We Need More Police Patrols!


In my “News Flash: Nobody Crashed on The Antelope Valley Freeway” entry, I mentioned a single episode where a multi-car accident could be the catalyst for drastic measures in highway control.  The first of these measures to “fix” the crash crisis would be to add more police patrols on the freeway.

We Need More Police Patrols!

At what cost?  Contrary to popular belief, police are not free protection.  So, in order to have more police patrols on the Antelope Valley Freeway, we have several considerations.

1. We could hire more officers and buy more motorcycles or cars, equipment, guns and ammo.  Just how much does a single added officer cost per year?  Well, after reading this OC register article, I will estimate the annual cost to be at least $120K per year in Southern California (and this is a modest estimate…it does not include the top-end estimate of health care, retirement, education “bennies,” which of course the officer would receive).  But that is just salary.  Let’s not forget the vehicle cost, uniforms, ammo and gun.  The cost of a good police car would be at least $35,000 according to this yahoo discussion (maybe higher according to this piece) and the annual operating costs would be in the thousands.

Of course, the vehicle could always be confiscated through the drug war.  You know, that never ending war on people who wish to put things into their own bodies by people who know better than they do.  However, don’t be fooled.  In a monetary sense only, a confiscated vehicle certainly is not free.  Imagine the cost of the operation that obtained the vehicle.  How many man-hours?  Oops, I digress.

police cars

2. Instead of adding to the force, we could divert police resources to the highway.  This, of course is the lesser of 2 evils since this would be cheaper.  However, in the fantasy world of public opinion, it means less officers out there to deter “violent criminals.”  In reality, this actually means less officers to collect the bodies and assess the damages of crimes after the fact, so maybe it would be a better use for the officers.  Also, it would remove them from the previously mentioned “drug war” (a bulk of their workload, but probably less than traffic management), so they can collect fines from traffic violators instead:  six of one, half a dozen of the other.

Two considerations that nobody ever talks about:

1. How effective would more police be in resolving this traffic crisis?  I will keep this short.  Nobody ever does a results-based examination to tell if more police would really “help” in this situation.  Of course, in my hypothetical example there really wasn’t a problem.  It was simply a one-time tragic event that was not indicative of a trend.  The call for more police was simply a knee-jerk reaction, and the government is all too ready to respond with more taxes, more control, and questionable efficacy.  This is a micro example of the larger problem of the State.  Eventually, maybe years later, those extra officers will be diverted elsewhere (probably to the drug war…hee hee).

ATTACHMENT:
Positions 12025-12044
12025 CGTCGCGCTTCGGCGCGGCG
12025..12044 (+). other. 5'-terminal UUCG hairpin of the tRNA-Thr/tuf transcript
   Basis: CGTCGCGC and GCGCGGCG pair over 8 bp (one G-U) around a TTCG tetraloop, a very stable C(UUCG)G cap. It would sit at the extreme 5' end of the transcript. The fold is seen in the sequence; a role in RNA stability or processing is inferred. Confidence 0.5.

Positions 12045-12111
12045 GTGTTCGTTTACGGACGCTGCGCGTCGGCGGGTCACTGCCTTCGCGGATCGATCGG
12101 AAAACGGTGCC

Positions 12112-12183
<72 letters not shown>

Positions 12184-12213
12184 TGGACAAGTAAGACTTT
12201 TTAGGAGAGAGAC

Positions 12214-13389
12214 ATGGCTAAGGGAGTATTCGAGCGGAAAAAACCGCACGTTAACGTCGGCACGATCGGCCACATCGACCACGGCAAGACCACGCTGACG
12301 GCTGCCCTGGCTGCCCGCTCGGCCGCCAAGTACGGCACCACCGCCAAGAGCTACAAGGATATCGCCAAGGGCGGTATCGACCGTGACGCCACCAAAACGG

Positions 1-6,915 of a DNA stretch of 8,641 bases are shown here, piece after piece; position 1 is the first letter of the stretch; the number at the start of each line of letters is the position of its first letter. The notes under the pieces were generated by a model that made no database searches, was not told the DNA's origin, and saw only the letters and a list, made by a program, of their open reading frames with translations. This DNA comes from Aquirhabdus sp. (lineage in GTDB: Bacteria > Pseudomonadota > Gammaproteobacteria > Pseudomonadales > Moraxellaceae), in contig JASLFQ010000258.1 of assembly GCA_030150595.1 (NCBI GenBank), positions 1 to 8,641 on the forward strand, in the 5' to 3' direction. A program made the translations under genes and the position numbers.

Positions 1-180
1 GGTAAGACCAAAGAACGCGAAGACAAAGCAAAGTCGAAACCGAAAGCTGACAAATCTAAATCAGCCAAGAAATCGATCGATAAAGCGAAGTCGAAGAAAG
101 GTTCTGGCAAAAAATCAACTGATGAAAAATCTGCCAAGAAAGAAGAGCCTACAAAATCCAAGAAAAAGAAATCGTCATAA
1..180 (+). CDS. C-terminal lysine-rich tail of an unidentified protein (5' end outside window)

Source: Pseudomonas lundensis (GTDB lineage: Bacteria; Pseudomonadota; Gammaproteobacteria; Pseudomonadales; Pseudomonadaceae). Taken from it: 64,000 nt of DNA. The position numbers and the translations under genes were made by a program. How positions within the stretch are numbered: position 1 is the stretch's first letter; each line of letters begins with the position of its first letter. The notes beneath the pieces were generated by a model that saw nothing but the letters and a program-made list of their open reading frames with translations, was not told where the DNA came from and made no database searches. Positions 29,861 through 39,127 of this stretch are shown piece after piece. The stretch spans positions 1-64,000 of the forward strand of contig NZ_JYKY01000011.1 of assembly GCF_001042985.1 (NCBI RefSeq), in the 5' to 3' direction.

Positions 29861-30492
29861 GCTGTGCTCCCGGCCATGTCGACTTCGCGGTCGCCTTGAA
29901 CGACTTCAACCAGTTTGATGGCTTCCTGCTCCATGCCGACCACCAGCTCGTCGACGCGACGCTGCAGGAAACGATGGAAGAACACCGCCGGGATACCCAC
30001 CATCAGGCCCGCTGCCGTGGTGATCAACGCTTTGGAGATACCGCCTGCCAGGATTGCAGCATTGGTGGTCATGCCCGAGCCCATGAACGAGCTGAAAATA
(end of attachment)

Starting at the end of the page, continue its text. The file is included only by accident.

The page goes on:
2. What is the impact on your personal liberty?  Very few ever consider the impact of having more armed employees of the State.  Not only do they suck away private capital and resources (the real source of innovation), but now the State increases its ability to reach out and touch you with it’s increasing monopoly on violence.  Because of calls to fix a non-problem, the State gradually usurps more power from you.

So what do you think about having more police patrols on the highway?


News Flash: Nobody Crashed on The Antelope Valley Freeway


Here is a thought that occurs to me when I drive along a busy highway.  In fact, my most vivid memory of having this thought is from driving down the Antelope Valley Freeway from Palmdale toward Burbank airport.  You can use Google’s street view tools to view this stretch of highway.  The street view of this stretch of road does not do it justice, as it shows a LOT less traffic.  Instead, picture bumper to bumper cars traveling at 80 miles per hour for miles.  I would be driving in this rat race, which happens every day, listening to my radio when all of a sudden I thought to myself, “There are thousands of cars within inches of each other hurling down this freeway at breakneck pace, and the majority of the time nobody hits anybody.”  You see the amazing thing (some might say miraculous), is not when someone gets into an accident and survives.  On the contrary, the truly marvelous thing are the accidents that never happen.  80 MPH, and all actions are coordinated.  There is nobody directing; there are thousands of independent thinkers cooperating to not hit each other.  There are mistakes, sure, but 99% of the time (or better) the ballet continues with no mishaps.  Everybody gets where they are going…every day!  Simply amazing!  Essentially, nothing happens as a result of this activity.

traffic at night

Yet, I can still picture a tragic pile up or a multi-vehicle and fatal accident on this stretch of highway that would elicit calls for action.  These calls might sound something like this:

  1. We need more police patrols!
  2. We must lower the speed limits!
  3. We need higher traffic fines.
  4. Let’s tax fuel to reduce traffic.
  5. If we build a monorail between Palmdale and Burbank, it will reduce traffic.

It certainly is possible that such actions might have some effect on the accident rate on the Antelope Valley Freeway.  The question, however, is how much effect?  Moreover, what are the third order and beyond effects on individual liberties, and your freedom to travel?  What about the cost?  What about the opportunity cost?  What about unintended consequences?

I will address each of these “calls for a cure” in turn…starting in my next post.